In the traditional Italian dish, ragù alla Bolognese, tomatoes are very much an essential ingredient and their exclusion has upset food purists, who are tired of seeing ‘Bolognese’ used as an adjective to describe any kind of pasta dish served with minced meat.
“White ragù sauces do exist, we even teach them in our cooking class in Venice,” food blogger and cookery instructor, Monica Cesarato, told The Local.
“What’s wrong is calling them ‘bolognese’ – it’s a simple as that."
But Italian food purists were not so forgiving.
“Our suggestion is that you organize a trip to Bologna so you can understand the cuisine,” wrote Giovanna and Valentina underneath the offending recipe. “The ragù you describe is terrible, so please stop inventing recipes.”
“I can only suppose that this recipe is for people who are intolerant of tomato,” wrote Salvo from Sicily.
“If you are not allergic to tomato, please use the original recipe which is delicious and absolutely unique,” he urged.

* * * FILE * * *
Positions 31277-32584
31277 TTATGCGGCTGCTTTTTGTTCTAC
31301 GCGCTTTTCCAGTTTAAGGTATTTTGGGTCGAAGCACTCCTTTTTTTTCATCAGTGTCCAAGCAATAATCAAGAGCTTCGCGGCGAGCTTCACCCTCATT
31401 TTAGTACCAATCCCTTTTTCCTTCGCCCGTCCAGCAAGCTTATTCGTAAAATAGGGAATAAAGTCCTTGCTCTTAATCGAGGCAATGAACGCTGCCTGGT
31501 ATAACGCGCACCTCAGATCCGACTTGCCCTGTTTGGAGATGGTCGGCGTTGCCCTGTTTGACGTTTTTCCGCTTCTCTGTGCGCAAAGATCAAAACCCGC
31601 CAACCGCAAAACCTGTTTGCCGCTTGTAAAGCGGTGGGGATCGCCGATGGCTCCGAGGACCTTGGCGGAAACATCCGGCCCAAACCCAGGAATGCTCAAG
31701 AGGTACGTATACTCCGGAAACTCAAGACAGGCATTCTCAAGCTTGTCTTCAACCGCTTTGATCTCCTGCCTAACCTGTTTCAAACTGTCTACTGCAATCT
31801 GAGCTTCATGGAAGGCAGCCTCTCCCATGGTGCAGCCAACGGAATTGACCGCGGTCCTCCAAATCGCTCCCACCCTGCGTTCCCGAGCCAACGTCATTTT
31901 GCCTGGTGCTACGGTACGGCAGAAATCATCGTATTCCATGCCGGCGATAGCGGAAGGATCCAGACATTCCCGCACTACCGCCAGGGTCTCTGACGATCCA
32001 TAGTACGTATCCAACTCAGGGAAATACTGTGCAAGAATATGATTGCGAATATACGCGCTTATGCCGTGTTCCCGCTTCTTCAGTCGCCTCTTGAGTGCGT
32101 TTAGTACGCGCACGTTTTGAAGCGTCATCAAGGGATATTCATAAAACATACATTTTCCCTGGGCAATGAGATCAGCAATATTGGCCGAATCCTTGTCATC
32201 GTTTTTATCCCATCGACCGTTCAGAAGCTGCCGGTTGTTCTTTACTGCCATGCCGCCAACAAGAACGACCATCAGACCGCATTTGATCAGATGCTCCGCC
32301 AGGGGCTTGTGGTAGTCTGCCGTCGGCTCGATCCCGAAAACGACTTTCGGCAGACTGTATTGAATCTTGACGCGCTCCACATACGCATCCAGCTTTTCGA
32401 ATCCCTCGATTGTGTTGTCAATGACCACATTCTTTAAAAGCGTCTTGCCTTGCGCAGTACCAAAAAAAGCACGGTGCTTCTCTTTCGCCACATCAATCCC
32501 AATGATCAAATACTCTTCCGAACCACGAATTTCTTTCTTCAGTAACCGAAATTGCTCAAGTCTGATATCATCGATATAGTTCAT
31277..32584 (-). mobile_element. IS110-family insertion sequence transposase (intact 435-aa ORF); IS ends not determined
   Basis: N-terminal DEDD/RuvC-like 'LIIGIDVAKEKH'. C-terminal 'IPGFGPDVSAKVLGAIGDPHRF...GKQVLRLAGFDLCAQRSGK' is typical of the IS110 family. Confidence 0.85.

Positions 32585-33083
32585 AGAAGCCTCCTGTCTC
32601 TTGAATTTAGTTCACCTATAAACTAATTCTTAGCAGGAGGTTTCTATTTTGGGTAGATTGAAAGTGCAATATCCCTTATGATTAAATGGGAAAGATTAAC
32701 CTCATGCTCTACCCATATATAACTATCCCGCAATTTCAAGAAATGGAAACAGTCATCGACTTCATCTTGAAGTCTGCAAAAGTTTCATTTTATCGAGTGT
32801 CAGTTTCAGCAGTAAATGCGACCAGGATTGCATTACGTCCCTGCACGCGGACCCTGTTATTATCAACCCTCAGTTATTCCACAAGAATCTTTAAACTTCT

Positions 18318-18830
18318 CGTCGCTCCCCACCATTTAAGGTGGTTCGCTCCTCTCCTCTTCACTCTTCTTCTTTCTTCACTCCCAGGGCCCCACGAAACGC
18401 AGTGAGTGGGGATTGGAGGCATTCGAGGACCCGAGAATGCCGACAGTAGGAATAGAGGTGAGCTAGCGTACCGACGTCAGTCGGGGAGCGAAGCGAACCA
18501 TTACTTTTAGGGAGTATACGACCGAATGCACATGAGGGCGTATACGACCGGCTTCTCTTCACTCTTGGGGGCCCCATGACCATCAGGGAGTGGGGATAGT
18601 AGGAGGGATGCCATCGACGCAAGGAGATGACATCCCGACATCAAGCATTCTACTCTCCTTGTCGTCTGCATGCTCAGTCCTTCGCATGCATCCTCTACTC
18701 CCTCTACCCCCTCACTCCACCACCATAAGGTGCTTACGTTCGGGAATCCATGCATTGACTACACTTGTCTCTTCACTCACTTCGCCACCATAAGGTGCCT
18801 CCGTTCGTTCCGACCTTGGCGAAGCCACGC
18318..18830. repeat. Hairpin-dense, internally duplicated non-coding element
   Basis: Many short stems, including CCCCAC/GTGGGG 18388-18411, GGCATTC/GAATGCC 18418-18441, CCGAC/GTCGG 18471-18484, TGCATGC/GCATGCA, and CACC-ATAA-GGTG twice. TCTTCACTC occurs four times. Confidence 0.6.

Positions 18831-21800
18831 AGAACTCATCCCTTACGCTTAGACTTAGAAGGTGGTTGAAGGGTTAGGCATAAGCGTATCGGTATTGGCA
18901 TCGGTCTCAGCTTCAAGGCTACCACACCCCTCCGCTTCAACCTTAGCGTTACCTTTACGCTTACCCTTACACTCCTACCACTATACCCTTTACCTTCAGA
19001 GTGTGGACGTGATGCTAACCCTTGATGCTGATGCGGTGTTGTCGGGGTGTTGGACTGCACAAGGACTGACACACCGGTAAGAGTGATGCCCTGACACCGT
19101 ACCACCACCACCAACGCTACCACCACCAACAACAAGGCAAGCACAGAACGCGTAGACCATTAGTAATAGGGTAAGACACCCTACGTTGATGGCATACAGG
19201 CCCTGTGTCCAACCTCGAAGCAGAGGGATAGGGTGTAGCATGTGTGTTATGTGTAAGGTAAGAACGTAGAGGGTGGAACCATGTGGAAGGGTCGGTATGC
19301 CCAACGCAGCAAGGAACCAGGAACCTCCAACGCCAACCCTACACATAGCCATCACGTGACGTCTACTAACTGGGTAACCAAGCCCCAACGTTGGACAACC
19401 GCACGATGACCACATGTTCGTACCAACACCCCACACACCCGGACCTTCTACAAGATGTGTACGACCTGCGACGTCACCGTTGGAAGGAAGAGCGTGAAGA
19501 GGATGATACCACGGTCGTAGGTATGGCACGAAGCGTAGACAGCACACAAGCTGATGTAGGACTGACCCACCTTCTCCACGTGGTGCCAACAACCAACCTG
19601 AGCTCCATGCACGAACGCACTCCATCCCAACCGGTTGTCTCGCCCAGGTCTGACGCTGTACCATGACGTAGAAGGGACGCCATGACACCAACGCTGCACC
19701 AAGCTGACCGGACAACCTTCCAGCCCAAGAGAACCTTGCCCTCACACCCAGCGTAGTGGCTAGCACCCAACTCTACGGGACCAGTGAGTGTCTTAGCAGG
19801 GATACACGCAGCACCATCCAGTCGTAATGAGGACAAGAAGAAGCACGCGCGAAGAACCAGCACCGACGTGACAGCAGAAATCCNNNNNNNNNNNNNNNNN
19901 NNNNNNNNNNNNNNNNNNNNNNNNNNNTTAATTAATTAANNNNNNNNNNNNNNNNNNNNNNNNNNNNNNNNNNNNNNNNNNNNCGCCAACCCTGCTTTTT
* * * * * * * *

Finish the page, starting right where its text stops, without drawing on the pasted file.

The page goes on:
“Call this recipe what you want not Bolognese,” wrote another user, who branded the dish a ‘sacrilege’.
The New York Times's recipe is made using ground beef and pork sausage meat; it excludes tomato but takes the unorthodox step of including porcini mushrooms.
Otherwise, it is fairly faithful to the original recipe.
It is by no means the first time a foreign interpretation of a traditional dish has upset Italian foodies, who tend to be highly protective of their cuisine.
Indeed, in a bid to protect the authentic ragù alla Bolognese, the Italian Academy of Cuisine archived the ’true’ recipe with the Bologna Chamber of Commerce in 1982.
The original recipe is made by frying carrot, onion and celery before ground beef, pork and pancetta are added. After that, wine and, crucially, tomatoes, complete the ensemble.
Despite attempts to protect the dish from foreign corruption, ‘Bolognese’ is now used worldwide to describe any kind pasta served with ground meat, much to the chagrin of Bologna restaurateurs, who are tired of hearing tourists ask for a ‘spag bol’.
Bolognese, they say, is only ever served with Tagliatelle, and so ‘spaghetti Bolognese’ quite simply, doesn’t exist.
The problem has become so bad that last month Bologna's airport felt compelled to send a tweet to the low-cost airline, Ryanair, telling them to stop using 'spaghetti Bolognese' when promoting flights to the city.
Although the tomato-free Bolognese recipe published by The New York Times might have offended some Italians, it currently has a five-star rating after being rated 590 times by readers, many of whom call the dish ‘delicious’ and ‘wonderful’.
“It might be good, but please do not call it Italian,” wrote one Italian.